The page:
Morassi exchanged letters with Fujimoto starting from the 1980-s, and received from him also folding instructions, books, and a number of models. At the end of 2022, shortly after the celebrations of Fujimoto’s centenary, Roberto approached me and asked if I would like to become some of these treasures’ custodian, to which I reluctantly agreed. Since sending such unique items by post might be risky, we devised another way of getting them from Italy to Poland. Robin Scholz agreed to be our courier, since he planned to attend both the Italian and German origami conventions. He picked up the models from Roberto at the Italian convention, and handed them over to me at the German convention.
The package contains models, letters, folding instructions, and a photograph. So far, I have only analyzed its contents roughly, but I already recognize that it is a real treasure trove for research on Shuzo Fujimoto. I can identify many models and match them to entries in my Catalog of Fujimoto’s Works (CFW), but some are new. I haven’t cataloged them yet, but they have already provided answers to a few questions that I couldn’t resolve otherwise.
For example, I recently started work on those models in CFW, for which no image of the finished model is available in any of my sources. Some models are only described textually, and automatic translation tools often produce English translations which are very hard to understand. I recognized one of the models from Roberto’s package as matching the description for CFW 97: it confirmed that my understanding was almost correct, the difference being that when shaping the flower’s petals, Fujimoto folded the sides in front of the petals rather than behind as I had expected.
Thanks to this package, I also noticed a design that I had almost missed while analyzing Fujimoto’s books: CFW 54. It is the same as my Propellers Tessellation, just designed by Fujimoto some 30 years before me. In the books, only a single molecule of this tessellation appears in a picture of a more complex tessellation built from different molecules. It is back-lit, and the picture is of poor quality, so I was not sure if it was the same, but the physical model confirms it is.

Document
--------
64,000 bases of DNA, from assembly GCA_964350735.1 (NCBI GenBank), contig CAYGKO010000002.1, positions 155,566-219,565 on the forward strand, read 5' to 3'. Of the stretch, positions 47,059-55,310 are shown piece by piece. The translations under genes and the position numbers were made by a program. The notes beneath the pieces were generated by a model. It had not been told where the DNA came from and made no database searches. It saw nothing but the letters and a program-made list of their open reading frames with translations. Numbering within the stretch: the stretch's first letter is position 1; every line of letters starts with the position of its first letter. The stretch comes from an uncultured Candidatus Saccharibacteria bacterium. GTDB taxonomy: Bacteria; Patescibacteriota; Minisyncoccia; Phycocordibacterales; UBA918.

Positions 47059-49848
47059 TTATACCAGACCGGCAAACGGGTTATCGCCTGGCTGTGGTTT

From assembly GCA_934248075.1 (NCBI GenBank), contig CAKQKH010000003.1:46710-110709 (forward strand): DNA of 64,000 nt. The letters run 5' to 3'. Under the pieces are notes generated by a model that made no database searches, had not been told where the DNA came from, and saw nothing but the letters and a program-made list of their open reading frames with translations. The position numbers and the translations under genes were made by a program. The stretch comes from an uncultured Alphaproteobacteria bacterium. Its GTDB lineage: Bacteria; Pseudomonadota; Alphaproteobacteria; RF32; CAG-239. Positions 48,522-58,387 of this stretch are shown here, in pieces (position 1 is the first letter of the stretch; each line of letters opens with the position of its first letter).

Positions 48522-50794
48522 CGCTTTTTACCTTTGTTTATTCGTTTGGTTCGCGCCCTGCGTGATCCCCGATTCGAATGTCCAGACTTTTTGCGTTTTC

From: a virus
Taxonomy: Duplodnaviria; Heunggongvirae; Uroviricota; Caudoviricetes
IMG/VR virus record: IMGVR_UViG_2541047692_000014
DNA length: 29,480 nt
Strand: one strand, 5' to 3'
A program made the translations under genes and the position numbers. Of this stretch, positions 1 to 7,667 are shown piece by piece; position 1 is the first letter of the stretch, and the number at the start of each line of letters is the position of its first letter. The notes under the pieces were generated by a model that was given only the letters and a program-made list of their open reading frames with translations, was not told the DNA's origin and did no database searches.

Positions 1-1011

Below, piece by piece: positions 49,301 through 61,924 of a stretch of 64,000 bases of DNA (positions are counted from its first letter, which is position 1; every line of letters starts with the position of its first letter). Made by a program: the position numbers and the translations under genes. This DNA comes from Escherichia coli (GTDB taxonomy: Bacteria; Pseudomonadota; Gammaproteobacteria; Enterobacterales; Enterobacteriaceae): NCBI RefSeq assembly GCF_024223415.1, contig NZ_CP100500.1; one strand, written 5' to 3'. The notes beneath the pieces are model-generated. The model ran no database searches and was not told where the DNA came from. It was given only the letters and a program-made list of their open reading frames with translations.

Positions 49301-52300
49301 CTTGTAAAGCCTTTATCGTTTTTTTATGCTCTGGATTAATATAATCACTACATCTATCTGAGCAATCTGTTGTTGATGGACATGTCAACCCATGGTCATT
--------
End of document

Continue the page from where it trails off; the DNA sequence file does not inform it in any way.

These models have also confirmed some guesses that I had to make when reverse-engineering models based on drawings in the books. For many stars, Fujimoto’s old books only show the beginning twist and the end result, and on top of that, drawings of finished model do not show layer ordering. This means having to fill in lots of gaps, and some steps can be solved in more than one way. Fortunately, so far these models confirm my educated guesses, but I expect some surprises to also pop up once I analyze them in more detail.
Finally, these models say a lot about Fujimoto’s approach to origami. On one hand, they confirm what I have heard from people who interacted with him: he did not care about the neatness of folding at all. Papers are not very good, and folding quality is, frankly, poor. For Fujimoto, it was the design that mattered. A physical paper model was just a visualisation of that abstract idea, and he didn’t care about its quality. On the other hand, these models show Fujimoto’s immense creativity, and that he liked tinkering, and finding new combinations of models. We see tessellations made from different kinds of molecules, various combinations of elements of different stars, minor variants of models that I haven’t seen in the books, etc. This will be an important source of information for the Catalog, and letters will certainly also shed new light on some elements of Fujimoto’s work. Roberto Morassi has agreed for the letters to be digitized and published as well as the models.
I am very grateful to Roberto Morassi for entrusting me with these models and letters. I hope to make good use of them so that we expand our knowledge of Shuzo Fujimoto’s origami.